I thought your claim was that my 'unscientific approach' consisted in
      my 'refusal to do even the most basic testing of your pet
      conjectures'? What's gotten between them now?

      BTW your critique has an interesting parallel in that of the Catholic
      church against Galileo's Dialogues:
      http://en.wikipedia.org/wiki/Galileo#Church_controversy


      > it's impossible either to take you seriously on
      > most of your favorite topics or to avoid displaying a
      > certain amount of exasperation.

      I understand you. I would be exasperated in your situation too.

      > I do occasionally do your work for you, when it's easy or when
      > something piques my interest,

      It is much appreciated.

      > but your scientific irresponsibility still pisses
      > me off, and sometimes it shows.

      Irresponsibility?
      But I know the feeling, sometimes people say stuff I just know is
      wrong, and I can't find a way to disprove it, but then I think that
      perhaps the reason is the other guy is right, and I feel much better.


      Torsten
    • tgpedersen
      ... I just learned (from Kuhn s review of Krahe s book) that adua- is another of those Old European (ie. Venetic) roots. The name Tungri might be from later
      Message 57 of 57 , Sep 30, 2008
        --- In cybalist@yahoogroups.com, "tgpedersen" <tgpedersen@...> wrote:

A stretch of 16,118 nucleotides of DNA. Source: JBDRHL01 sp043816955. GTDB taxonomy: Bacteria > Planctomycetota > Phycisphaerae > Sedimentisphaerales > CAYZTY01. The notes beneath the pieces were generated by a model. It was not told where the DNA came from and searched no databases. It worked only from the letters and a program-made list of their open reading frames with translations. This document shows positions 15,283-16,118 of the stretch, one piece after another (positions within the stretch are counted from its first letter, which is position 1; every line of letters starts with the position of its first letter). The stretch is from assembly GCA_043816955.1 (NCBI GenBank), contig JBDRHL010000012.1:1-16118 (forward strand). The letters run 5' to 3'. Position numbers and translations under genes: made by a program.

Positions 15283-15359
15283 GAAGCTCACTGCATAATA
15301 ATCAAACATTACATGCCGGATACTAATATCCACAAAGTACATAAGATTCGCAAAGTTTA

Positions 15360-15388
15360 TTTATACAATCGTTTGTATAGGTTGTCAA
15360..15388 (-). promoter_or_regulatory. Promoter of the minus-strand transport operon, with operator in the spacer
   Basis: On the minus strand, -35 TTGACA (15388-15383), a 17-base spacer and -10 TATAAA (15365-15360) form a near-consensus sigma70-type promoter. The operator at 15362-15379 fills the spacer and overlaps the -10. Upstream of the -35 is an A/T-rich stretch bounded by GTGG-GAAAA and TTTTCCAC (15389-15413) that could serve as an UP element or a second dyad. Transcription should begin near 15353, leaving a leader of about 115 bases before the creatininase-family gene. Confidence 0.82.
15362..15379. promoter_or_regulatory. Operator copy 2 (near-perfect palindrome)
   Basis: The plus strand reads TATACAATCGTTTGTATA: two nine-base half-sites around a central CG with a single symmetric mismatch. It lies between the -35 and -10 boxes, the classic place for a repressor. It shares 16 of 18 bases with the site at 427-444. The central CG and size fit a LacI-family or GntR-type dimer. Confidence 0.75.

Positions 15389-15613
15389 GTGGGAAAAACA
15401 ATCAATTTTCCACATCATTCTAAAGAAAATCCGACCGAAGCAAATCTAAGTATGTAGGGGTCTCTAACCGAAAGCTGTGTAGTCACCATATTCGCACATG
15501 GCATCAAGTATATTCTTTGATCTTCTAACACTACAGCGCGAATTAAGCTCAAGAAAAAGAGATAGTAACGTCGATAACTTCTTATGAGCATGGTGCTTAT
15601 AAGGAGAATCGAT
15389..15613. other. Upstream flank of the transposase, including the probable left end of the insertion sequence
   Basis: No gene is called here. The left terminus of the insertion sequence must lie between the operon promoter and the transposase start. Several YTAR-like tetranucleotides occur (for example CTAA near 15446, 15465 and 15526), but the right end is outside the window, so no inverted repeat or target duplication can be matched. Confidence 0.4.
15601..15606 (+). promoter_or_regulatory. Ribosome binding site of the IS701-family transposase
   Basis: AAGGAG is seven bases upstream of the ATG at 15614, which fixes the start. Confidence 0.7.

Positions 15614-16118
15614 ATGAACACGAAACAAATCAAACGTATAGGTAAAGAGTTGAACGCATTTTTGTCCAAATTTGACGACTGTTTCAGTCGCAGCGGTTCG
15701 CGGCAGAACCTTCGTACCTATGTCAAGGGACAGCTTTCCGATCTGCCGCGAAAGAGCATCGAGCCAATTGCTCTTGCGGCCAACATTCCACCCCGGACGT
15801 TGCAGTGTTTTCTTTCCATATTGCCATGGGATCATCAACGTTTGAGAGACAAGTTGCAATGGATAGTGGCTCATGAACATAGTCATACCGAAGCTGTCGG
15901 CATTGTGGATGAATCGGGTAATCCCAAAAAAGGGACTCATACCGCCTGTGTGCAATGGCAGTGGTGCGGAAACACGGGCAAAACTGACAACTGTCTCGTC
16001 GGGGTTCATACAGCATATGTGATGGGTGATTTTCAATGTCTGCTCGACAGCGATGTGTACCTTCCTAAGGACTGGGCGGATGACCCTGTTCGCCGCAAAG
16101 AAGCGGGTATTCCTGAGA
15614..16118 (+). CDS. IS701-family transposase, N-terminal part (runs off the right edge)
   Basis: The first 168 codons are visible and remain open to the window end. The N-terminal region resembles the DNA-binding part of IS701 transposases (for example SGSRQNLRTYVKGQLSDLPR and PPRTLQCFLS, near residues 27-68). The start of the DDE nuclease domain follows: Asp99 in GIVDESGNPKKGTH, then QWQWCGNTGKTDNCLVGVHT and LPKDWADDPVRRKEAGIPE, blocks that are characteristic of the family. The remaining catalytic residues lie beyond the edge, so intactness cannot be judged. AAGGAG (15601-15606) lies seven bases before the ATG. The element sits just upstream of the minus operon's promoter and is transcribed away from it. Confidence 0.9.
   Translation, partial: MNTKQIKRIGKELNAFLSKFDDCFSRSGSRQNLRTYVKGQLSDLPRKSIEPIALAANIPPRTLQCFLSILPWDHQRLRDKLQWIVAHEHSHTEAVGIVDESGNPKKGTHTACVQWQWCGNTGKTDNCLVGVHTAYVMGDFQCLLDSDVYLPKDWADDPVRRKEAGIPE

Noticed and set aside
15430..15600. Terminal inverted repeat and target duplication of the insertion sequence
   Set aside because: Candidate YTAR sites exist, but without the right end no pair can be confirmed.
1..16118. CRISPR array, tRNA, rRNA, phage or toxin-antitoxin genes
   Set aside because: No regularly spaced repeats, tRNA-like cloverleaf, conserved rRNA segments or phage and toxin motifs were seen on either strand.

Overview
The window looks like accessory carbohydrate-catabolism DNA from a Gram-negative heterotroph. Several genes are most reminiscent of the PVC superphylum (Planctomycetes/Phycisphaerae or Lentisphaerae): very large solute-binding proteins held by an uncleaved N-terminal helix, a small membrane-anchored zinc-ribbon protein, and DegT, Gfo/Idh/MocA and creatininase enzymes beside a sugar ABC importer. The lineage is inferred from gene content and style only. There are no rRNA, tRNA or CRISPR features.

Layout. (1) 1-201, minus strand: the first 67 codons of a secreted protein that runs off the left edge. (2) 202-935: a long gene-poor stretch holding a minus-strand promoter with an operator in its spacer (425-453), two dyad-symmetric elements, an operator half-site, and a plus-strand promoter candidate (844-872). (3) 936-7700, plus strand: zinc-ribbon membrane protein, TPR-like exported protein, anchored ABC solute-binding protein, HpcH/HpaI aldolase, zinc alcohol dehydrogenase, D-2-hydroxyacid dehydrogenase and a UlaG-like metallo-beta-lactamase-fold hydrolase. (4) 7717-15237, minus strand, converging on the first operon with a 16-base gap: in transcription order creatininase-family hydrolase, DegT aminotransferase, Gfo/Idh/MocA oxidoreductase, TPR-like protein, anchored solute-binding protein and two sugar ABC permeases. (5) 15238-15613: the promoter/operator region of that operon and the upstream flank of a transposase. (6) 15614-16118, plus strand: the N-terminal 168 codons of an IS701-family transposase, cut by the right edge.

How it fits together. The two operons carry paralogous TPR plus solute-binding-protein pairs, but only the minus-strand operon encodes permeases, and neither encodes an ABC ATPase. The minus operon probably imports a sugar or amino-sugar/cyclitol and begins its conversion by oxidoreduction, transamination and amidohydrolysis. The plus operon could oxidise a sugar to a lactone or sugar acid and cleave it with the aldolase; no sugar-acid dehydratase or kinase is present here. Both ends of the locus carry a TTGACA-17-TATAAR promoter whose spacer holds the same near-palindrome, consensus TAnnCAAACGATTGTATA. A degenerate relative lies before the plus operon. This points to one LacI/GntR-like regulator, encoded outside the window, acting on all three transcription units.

>
        > >
        > > "It is not clear whether the populations which Caesar consider to
        > > be Germanic also called themselves that. The Roman historian
        > > Tacitus suggests in his De origine et situ Germanorum (98 n.Chr.)
        > > [above footnote] that the name came from Caesar himself and only
        > > later was taken over by the local population: 'Some assure [...]
        > > that more [ancestors] have sprung from this god and that there
        > > are thus more original names: Marsi, Gambrivii, Suebi, Vandilii,
        > > and that those are the genuine old names; that besides the
        > > designation 'Germani' is of recent date and only came about a
        > > short time ago, since those who came first across the Rhine and
        > > drove off the Gauls and now (are called) Tongeren, then were
        > > called Germani ...' Tacitus refers in this passage very clearly
        > > to Caesar. In Tacitus' time the territory of the Eburones who had
        > > been exterminated by Caesar was inhabited by the Tongeren
        > > (Tungri)"
        > >
        > New proposal: 'Those who came first across the Rhine and drove off
        > the Gauls and now (are called) Tungri' and 'then were called
        > Germani' are the Cimbri/Teutones. That would counter your objection
        > that Caesar knew of a permanent presence (without Ariovistus) of
        > the Germani: it is another people, now called Tungri (and living in
        > Aduatuci, now Tongern).
        >
        I just learned (from Kuhn's review of Krahe's book) that adua- is
        another of those Old European (ie. Venetic) roots. The name Tungri
        might be from later arrivals: Turingi, who must somehow be (feel)
        related to the Cimbi in Aduatuci.


        Torsten